• put stickers on print books to let readers know if they're also available as an eBook or eAudiobook.

    Use email, your school newsletter or your virtual library website to let your school community know:

    • what’s new in your library’s eBook and eAudiobook collections
    • how to access your library’s eBooks and eAudiobooks, including links that make it easy to download apps for reading.

    Your school library online

  • Promoting your eBook and eAudiobook collections

    It’s important to make it easy for readers to find and access your eBook and eAudiobook collections. There is no physical item to display, so you’ll need different ways to let readers know what’s available.

    eBook suppliers have materials you can use for promotion. These include posters, bookmarks, logos and other images to download and print, add to your website or use on social media.

    For displays inside your library:

    • use eye-catching cover images displayed amongst your print collection to highlight eBooks and eAudiobooks so that readers who are browsing can see what’s available
    • put stickers on print books to let readers know if they're also available as an eBook or eAudiobook.

    Use email, your school newsletter or your virtual library website to let your school community know:

    • what’s new in your library’s eBook and eAudiobook collections
    • how to access your library’s eBooks and eAudiobooks, including links that make it easy to download apps for reading.

    Your school library online

Digital rights management (DRM)

To prevent illegal lending and copying, publishers apply digital rights software to eBooks and eAudiobooks. Suppliers such as Amazon, Apple or Google sell eBooks and eAudiobooks for personal use only and often limit reading to a small number of your own devices. Libraries cannot buy eBooks and eAudiobooks this way and add them to their collections for users to borrow. Libraries must buy them through suppliers that have negotiated DRM with publishers and can pass the rights on to libraries.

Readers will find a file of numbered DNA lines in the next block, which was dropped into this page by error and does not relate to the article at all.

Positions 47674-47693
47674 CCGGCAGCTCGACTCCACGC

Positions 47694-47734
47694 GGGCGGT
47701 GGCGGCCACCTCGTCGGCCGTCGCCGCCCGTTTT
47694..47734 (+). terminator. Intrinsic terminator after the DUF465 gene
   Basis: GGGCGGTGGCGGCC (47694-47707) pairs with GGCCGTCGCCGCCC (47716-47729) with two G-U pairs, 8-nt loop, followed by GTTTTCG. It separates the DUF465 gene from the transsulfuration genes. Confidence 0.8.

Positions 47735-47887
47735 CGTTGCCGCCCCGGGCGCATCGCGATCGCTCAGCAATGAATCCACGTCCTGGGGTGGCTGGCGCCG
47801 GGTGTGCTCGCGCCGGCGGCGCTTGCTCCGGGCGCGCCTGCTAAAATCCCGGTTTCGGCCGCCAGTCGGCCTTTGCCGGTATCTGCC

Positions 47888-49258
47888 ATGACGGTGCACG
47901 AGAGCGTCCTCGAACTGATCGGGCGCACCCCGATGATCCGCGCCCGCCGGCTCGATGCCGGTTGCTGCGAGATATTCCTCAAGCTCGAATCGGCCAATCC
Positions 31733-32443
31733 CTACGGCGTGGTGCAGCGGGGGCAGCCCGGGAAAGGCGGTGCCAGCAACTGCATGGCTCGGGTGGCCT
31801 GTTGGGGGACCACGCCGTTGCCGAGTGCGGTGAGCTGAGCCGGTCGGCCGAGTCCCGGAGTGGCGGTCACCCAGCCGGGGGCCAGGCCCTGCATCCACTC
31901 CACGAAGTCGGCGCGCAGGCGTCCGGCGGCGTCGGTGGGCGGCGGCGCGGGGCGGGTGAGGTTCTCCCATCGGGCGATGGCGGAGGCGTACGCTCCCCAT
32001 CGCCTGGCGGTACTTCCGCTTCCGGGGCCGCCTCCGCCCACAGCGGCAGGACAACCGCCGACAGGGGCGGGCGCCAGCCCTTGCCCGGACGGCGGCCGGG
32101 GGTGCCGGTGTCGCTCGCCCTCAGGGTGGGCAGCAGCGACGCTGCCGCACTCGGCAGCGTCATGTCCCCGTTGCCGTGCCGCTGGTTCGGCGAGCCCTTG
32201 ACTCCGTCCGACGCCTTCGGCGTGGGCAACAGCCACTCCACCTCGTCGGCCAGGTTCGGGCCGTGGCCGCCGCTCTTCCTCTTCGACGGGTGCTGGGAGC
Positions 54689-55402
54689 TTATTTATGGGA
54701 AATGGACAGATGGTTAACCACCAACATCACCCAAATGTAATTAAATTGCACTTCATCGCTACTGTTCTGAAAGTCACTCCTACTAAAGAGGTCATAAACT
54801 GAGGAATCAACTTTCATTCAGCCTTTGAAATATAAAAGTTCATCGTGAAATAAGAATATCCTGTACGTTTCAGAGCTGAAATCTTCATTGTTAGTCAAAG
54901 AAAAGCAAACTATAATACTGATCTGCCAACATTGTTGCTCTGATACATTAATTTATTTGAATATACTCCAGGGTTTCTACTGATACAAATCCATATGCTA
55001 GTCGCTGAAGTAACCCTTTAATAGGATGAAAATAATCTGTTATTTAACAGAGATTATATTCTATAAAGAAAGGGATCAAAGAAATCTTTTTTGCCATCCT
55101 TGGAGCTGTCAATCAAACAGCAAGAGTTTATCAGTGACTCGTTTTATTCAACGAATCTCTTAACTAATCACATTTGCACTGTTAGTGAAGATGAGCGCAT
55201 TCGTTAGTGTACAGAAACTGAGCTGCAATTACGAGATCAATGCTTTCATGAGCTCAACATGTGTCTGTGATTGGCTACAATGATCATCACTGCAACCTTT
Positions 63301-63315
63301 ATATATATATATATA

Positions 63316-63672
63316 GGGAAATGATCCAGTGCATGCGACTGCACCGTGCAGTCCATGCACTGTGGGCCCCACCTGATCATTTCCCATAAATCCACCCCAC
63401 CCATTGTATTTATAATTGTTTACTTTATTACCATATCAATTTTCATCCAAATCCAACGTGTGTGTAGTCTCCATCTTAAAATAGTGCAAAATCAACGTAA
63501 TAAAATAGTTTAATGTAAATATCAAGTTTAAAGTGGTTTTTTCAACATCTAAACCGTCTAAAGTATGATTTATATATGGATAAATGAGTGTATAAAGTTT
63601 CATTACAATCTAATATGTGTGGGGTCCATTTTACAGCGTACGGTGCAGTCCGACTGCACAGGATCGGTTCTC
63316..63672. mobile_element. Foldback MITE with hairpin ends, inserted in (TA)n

DRM-free sources

Some eBooks and eAudiobooks are available without DRM. These include titles from a few publishers, but they are still intended for personal use.

Other DRM-free titles are available in the public domain. This means they are freely available for lending, with no permission required.

Project Gutenberg — contains mainly works in the public domain, plus some copyright works distributed with permission. Many titles are available in a range of digital formats.

International Children’s Digital Library (ICDL) — this website displays eBooks online. The ICDL has non-exclusive rights to reproduce works in the public domain, and copyright works with permission.

Find out more

Developments in eBooks, eAudiobooks, DRM, and eReader technology move quickly. You’ll need to keep up-to-date if you decide to add eBooks and eAudiobooks to your collection.

Ebook Friendly — lists further sites for eBook news.

New Zealand School Libraries email list ('Listserv') — an online network where occasional eBook and eAudiobook discussions provide a local perspective. You must be a subscriber to access the Listserv and its archives.